INDIANAPOLIS (AP) —
Indiana's gasoline taxes are going up 10 cents a gallon. Children are being
required to wear helmets when using off-road vehicles. And those who use
drones for nefarious, sexual purposes could be charged with a crime.
Those are just a
few of the new Indiana laws that took effect on Saturday.
Republican-dominated Legislature considered well over a thousand bills
during this year's legislative session and GOP Gov. Eric Holcomb signed 271
into law, according to his spokeswoman, Stephanie Wilson.
"emergency" clauses and took effect right away, while others won't phase in
until next year or beyond. But many, from minor policy tweaks to substantial
changes, started Saturday. Here's a look at some:
FEES AND TAXES
measures to raise money for infrastructure improvements. As a result, the
state will now collect 28 cents a gallon total from the gas tax, which was
last increased in 2002. Many motorists will also be on the hook for a new
$15 licensing fee. Electric vehicle owners will have to pay more — a $150
fee. Hybrid drivers will pay a $50 fee.
Those are just a
smattering of the more than 45 fees different taxes and fees lawmakers
decided to impose or increase this year. They will affect the cost of
everything from notary services (an increase of up to $10), to teacher
background checks (a cost of $30 to $40 every five years), occupational
licensing (between $10 and $400) and college student vaccinations for
meningitis (between $100 and $150), according to The (Northwest Indiana)
Indiana is joining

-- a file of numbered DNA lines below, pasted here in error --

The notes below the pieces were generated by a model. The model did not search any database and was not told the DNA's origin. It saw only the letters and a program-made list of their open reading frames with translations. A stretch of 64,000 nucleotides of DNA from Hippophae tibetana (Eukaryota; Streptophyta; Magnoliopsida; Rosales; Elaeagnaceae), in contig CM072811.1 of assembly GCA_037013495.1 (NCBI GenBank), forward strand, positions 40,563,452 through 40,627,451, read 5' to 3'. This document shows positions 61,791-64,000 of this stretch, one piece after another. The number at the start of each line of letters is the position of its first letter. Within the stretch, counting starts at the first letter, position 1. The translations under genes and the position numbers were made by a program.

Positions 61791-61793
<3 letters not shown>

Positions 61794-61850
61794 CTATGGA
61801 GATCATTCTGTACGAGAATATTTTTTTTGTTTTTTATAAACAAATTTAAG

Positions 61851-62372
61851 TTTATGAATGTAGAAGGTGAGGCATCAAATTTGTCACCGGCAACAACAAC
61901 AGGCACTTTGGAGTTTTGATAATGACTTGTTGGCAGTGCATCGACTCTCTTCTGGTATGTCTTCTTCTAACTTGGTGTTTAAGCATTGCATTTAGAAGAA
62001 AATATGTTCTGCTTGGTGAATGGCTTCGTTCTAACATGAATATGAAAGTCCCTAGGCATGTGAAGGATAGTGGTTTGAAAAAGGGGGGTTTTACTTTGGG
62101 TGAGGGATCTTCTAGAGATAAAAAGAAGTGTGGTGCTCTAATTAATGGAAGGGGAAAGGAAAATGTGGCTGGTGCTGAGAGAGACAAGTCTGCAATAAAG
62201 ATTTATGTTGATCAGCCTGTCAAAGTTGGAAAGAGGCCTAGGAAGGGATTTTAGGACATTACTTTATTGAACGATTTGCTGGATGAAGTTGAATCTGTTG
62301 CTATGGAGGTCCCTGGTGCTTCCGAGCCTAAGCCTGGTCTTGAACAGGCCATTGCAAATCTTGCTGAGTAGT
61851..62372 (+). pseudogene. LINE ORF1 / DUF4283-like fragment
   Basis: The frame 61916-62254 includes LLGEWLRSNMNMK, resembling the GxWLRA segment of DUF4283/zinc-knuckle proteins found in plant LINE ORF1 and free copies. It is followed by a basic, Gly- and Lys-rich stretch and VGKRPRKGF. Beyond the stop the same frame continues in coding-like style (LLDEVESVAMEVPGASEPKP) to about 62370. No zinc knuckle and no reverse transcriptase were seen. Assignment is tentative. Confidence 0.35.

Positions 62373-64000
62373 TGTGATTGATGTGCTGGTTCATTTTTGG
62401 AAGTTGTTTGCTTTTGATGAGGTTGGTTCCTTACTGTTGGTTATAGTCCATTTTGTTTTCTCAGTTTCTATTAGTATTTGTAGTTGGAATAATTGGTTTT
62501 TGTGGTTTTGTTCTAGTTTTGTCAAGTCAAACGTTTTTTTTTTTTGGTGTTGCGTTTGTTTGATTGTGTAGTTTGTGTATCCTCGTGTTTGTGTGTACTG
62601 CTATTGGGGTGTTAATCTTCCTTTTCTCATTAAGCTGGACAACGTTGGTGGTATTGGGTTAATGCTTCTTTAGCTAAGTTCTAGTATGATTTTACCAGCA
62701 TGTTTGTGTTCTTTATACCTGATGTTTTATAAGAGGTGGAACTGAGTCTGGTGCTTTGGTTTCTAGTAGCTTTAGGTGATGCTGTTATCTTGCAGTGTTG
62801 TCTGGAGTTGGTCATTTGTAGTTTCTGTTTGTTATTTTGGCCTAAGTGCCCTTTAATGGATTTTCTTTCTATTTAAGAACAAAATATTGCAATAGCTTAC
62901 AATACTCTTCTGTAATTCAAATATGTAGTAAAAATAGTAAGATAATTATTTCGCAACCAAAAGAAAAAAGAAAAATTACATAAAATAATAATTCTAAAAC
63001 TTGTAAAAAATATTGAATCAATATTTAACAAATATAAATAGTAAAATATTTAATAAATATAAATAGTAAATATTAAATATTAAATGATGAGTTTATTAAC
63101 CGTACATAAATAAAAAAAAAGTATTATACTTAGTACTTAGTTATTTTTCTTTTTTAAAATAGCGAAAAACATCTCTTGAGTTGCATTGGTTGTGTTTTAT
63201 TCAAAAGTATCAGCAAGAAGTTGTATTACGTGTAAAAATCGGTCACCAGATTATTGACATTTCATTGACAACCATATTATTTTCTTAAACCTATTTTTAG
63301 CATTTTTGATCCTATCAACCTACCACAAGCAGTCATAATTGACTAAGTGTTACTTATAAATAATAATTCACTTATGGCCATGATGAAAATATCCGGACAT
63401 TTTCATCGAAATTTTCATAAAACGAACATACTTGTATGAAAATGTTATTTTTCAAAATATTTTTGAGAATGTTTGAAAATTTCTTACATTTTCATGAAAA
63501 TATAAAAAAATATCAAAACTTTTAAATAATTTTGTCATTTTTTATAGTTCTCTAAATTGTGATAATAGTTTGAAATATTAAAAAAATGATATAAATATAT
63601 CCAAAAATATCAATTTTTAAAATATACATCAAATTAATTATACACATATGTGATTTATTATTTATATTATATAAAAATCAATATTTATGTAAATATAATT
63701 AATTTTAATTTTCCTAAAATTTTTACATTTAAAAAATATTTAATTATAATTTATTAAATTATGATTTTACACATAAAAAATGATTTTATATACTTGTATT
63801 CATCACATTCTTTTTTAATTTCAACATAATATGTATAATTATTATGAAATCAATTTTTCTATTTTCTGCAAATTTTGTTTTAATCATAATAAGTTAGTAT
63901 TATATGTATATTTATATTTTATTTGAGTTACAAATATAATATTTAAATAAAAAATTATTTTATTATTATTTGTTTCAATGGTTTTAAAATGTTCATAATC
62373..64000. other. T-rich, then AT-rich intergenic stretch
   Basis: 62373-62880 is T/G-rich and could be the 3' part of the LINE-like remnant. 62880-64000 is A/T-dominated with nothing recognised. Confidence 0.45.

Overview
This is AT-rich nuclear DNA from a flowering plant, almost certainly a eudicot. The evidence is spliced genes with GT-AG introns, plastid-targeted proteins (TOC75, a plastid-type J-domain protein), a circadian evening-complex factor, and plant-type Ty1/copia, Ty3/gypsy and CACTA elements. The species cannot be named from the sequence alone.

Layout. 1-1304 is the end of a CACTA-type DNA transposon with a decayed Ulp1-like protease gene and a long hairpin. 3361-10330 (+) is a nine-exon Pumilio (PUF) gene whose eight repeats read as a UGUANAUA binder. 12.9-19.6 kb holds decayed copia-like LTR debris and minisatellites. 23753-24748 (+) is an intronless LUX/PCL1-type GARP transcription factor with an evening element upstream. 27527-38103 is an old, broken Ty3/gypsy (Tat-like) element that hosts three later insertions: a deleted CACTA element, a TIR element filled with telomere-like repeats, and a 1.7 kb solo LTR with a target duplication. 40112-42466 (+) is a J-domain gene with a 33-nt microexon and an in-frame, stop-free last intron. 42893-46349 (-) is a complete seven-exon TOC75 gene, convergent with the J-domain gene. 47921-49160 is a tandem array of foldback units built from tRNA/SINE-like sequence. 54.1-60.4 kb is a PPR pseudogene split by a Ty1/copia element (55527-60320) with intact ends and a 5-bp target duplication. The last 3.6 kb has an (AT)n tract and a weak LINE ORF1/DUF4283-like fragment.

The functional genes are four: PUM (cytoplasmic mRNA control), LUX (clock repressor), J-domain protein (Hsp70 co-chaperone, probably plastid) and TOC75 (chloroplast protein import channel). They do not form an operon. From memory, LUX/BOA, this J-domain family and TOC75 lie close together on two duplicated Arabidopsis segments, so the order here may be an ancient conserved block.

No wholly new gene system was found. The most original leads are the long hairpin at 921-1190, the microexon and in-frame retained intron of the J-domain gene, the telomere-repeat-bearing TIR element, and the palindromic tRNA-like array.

a majority of states by allowing people with certain kinds of epilepsy to
use a low-THC form of medical marijuana that can't get a person high.
A recent study by
the New England Journal of Medicine found that the medicine — a liquid form
of cannabidiol often referred to as CBD oil — cuts seizures in kids with a
severe form of epilepsy.
Supporters, including Holcomb, say the new law is about compassion. But many
in the Legislature remain doubtful and are wary of any law that could open
the door to legalizing recreational or full-scale medical marijuana.
Anyone under the
age of 18 could receive an infraction for riding or operating an off-road
vehicle without a helmet, under a law sponsored by Republican Rep. Lloyd
Arnold, of Leavenworth. The law also prohibits an owner of an off-road
vehicle from allowing a minor to ride without a helmet.
"Helmets can save
lives," Arnold said after a ceremonial bill signing event in June. His
office says fatalities tied to off-road vehicle accidents have risen over
the past three years, with 22 last year. Of those, only three of the people
were wearing helmets.
A new law sponsored
by state Sen. Eric Koch bans the use of aerial drones for voyeurism.
The "remote aerial
voyeurism" measure specifically targets those with nefarious intentions who
use drones to invade people's privacy or capture images of them in
Indiana is joining at least three other states that similarly regulate the
technology to address "peeping Tom" activities.
Koch, a Bedford
Republican, said he wanted the state to get in front of technology and
create "some rules of the road." The law also bars people from using drones
to interfere with public safety officials or to harass someone.
Those who take out
an order of protection will be allowed to carry a handgun without a license
for a period of 60 days. The law also allows someone with a protective order
to carry a handgun without out a license for a period of 60 days once they
apply for a license.
Proponents of the
law say it will empower victims of domestic abuse by allowing them to arm
themselves. Critics contend that many victims of gun violence are harmed
with their own weapons. The bill also requires the state police to expedite
the process of issuing a handgun license to someone who has a protective
don't have 60 days to wait for a piece of paper to arrive in the mail," said
the measure's sponsor, Republican Rep. Sean Eberhart, of Shelbyville.
Find House Enrolled Acts 1002, 1148, 1200 and Senate Enrolled Acts 299 and
43 online at: https://iga.in.gov/